Alcohol and anxiety: Subtle and obvious attributes of abuse in adults with social anxiety disorder and panic disorder

11 Scopus citations


Previous research has found a relation between social anxiety disorder and alcoholism but recent work found no differences in drinking levels among socially anxious individuals, dysthymics, and normal controls. Using a more sophisticated measure of substance abuse may further explicate the relation between social anxiety and drinking. We examined aspects of substance abuse in treatment-seeking individuals with social anxiety disorder or panic disorder (psychiatric control group) as well as nondisordered individuals (normal control group). We used the Substance Abuse Subtle Screening Inventory-3 because it includes both face valid and subtle items to control for social desirability. Contrary to the hypotheses, there were few obvious or subtle aspects of substance abuse significantly greater for individuals with social anxiety disorder than those with panic disorder or normal controls. Implications for understanding the social anxiety-alcohol relationship, assessment of substance abuse in socially anxious populations, and the construct of social anxiety-are discussed.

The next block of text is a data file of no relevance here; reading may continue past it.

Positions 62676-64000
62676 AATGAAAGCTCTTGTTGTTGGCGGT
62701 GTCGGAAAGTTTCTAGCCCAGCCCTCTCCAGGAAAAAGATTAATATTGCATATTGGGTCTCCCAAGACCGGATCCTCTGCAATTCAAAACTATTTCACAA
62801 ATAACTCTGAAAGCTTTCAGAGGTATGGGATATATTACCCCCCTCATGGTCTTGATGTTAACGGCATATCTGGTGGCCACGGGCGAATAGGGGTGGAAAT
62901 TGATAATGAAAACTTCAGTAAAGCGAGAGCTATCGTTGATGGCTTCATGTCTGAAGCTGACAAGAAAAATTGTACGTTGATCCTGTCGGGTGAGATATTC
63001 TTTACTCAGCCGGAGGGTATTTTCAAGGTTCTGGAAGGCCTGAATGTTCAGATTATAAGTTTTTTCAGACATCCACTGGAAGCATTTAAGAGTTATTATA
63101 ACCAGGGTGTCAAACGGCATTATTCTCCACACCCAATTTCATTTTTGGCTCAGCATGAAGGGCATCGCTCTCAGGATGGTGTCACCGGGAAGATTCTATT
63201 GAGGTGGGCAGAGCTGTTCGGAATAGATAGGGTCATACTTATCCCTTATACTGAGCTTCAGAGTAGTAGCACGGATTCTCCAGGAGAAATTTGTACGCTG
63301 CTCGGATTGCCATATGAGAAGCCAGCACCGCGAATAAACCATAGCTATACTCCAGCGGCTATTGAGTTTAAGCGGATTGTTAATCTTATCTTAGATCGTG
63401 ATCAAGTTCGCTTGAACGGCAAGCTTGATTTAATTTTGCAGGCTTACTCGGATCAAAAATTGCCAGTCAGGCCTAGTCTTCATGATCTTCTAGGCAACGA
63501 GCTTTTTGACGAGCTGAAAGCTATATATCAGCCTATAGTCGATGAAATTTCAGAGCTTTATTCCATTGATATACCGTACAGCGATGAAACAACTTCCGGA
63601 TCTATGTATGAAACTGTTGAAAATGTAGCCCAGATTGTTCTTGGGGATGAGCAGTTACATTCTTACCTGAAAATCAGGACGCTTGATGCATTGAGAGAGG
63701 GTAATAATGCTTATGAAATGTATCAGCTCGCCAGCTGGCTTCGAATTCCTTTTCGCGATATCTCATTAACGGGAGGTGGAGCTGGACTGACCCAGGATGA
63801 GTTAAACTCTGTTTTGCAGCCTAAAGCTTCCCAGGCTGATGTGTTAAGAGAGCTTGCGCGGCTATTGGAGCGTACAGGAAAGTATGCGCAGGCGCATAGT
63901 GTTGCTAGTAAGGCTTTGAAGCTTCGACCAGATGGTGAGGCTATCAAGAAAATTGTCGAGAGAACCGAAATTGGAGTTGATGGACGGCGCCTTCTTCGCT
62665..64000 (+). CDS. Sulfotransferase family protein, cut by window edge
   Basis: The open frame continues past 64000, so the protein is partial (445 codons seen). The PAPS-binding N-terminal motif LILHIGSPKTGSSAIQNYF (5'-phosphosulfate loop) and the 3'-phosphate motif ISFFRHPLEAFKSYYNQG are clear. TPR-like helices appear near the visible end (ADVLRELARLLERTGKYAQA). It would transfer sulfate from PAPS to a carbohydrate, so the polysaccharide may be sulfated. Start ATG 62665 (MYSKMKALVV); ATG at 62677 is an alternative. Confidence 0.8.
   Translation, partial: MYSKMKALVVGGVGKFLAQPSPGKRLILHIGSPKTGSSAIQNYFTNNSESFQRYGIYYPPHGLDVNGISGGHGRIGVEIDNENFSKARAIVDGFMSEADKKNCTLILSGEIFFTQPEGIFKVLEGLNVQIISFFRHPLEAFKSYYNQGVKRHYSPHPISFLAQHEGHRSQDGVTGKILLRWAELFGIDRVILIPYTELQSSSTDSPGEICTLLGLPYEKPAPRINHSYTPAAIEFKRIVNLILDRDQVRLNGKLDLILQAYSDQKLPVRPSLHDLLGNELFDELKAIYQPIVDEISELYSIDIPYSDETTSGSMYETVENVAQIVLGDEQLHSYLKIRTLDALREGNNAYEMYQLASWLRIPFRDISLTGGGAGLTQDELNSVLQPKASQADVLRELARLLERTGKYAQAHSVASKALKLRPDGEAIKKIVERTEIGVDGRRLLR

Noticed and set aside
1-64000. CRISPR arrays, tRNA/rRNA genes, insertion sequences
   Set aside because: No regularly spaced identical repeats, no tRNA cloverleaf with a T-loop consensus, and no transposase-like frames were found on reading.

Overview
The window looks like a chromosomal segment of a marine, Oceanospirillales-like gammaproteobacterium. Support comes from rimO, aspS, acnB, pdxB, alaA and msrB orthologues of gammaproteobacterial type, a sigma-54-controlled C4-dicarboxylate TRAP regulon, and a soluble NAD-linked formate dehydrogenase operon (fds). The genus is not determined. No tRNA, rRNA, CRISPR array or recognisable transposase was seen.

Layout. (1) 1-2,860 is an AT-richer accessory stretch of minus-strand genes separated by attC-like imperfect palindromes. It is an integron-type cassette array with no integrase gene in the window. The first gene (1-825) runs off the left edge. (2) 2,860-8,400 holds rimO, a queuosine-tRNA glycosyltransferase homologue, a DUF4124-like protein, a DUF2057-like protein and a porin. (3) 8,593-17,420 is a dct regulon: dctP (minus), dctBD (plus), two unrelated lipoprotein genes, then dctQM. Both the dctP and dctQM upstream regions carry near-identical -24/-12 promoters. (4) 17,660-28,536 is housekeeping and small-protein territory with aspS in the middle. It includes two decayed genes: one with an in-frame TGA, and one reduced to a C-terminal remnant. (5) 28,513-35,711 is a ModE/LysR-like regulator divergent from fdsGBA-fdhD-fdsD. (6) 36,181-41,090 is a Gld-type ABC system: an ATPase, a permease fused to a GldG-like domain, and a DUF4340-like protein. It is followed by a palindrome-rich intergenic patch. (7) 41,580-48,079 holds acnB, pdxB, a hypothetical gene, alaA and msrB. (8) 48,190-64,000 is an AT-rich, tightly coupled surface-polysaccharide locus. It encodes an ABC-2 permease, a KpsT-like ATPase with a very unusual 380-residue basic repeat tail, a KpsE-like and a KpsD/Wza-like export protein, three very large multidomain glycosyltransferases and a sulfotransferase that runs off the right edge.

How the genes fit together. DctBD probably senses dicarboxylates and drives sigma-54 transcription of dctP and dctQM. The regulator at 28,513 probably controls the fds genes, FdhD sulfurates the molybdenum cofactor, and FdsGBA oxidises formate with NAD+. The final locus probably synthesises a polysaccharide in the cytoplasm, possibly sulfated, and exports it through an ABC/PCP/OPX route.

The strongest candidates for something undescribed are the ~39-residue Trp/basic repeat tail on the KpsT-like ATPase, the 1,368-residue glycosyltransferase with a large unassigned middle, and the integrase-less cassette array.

Original languageEnglish (US)
Pages (from-to)128-139
Number of pages12
JournalDepression and Anxiety
Issue number3
Publication statusPublished - Dec 8 2003



  • Alcohol
  • Anxiety
  • Social phobia
  • Substance abuse
  • Substance abuse screening

ASJC Scopus subject areas

  • Clinical Psychology
  • Psychiatry and Mental health

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